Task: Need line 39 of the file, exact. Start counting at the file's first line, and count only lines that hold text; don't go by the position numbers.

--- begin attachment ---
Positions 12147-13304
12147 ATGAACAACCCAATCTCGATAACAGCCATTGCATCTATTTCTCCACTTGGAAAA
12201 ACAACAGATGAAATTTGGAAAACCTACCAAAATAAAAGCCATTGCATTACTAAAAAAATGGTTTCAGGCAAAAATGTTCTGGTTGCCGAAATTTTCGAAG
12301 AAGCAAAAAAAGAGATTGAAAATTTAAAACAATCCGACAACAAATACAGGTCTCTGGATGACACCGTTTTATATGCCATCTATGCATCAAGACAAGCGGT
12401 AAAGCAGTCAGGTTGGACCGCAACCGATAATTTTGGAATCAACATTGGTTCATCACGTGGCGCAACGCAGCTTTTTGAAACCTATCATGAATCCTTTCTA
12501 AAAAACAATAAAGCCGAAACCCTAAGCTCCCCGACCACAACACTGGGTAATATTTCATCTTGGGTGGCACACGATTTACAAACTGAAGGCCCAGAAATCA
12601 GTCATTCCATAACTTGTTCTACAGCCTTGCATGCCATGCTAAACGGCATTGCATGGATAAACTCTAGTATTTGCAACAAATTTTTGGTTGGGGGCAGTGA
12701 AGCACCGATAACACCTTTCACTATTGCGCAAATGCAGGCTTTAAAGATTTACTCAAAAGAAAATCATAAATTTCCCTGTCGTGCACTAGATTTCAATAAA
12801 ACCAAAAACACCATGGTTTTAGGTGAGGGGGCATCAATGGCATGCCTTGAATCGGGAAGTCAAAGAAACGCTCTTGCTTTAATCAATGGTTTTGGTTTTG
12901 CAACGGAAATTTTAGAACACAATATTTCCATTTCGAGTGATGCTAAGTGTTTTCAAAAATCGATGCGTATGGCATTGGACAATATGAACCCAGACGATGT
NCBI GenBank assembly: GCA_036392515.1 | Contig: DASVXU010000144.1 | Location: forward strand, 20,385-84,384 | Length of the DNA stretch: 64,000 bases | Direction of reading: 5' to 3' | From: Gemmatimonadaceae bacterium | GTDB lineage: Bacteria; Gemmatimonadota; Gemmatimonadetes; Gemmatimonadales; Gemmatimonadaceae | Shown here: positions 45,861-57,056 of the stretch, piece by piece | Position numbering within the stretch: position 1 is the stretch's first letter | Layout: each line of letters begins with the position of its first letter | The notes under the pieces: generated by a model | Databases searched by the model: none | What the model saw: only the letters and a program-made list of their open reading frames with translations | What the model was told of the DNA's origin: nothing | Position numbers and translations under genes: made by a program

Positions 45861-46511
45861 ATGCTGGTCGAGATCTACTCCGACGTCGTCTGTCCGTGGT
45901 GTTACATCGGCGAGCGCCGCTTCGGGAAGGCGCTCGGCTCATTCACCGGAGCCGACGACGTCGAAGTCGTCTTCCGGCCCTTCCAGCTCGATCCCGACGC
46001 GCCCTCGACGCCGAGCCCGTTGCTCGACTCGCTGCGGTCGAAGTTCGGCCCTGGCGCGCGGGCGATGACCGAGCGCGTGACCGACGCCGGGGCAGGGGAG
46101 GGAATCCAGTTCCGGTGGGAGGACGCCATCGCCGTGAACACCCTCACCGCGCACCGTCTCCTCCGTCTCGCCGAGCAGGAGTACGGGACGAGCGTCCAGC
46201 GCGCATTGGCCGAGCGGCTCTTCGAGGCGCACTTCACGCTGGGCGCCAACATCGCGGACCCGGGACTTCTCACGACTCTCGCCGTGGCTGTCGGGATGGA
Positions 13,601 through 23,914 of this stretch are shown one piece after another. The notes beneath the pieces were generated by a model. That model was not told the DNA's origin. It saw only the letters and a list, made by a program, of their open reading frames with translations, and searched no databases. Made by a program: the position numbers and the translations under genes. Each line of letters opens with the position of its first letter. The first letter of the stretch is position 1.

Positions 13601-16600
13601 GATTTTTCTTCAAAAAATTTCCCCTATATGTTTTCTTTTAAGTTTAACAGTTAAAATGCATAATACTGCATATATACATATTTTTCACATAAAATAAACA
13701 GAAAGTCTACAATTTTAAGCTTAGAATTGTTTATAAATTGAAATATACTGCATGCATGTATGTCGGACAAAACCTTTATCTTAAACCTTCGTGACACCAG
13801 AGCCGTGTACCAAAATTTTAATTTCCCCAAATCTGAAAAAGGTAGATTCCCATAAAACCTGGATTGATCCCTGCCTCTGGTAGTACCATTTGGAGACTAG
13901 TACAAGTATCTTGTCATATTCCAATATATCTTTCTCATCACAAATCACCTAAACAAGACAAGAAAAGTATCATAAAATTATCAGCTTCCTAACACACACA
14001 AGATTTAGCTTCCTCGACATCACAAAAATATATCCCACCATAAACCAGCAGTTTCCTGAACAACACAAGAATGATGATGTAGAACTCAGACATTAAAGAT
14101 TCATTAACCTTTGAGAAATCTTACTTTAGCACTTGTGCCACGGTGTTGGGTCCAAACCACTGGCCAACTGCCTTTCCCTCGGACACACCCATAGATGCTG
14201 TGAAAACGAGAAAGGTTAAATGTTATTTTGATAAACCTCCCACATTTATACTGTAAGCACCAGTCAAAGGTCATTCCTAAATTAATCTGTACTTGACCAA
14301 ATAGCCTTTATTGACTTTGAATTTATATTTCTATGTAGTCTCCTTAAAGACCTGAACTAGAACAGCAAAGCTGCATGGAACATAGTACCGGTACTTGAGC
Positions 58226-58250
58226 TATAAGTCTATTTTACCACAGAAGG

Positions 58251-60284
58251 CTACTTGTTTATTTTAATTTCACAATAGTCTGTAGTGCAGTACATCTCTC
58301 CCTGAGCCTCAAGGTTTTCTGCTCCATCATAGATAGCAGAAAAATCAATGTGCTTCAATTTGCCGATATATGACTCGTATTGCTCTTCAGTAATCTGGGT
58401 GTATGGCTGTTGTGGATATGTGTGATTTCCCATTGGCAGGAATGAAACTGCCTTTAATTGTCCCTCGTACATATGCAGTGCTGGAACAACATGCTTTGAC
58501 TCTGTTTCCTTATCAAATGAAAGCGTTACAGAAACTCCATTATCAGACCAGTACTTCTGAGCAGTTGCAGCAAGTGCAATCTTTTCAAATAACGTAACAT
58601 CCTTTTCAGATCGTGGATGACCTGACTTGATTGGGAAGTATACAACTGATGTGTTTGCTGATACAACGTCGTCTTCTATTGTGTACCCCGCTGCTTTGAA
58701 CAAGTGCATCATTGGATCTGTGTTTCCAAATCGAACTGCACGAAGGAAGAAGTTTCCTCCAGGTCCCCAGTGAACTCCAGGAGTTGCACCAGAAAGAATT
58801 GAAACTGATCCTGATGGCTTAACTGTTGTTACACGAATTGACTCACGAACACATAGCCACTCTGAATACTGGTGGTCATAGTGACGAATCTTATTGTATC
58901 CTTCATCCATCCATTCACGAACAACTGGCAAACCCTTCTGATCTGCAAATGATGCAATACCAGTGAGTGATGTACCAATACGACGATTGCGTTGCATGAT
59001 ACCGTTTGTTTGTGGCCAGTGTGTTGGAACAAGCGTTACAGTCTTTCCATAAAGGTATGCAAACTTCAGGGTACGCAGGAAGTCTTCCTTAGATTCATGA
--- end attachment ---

59001 ACCGTTTGTTTGTGGCCAGTGTGTTGGAACAAGCGTTACAGTCTTTCCATAAAGGTATGCAAACTTCAGGGTACGCAGGAAGTCTTCCTTAGATTCATGA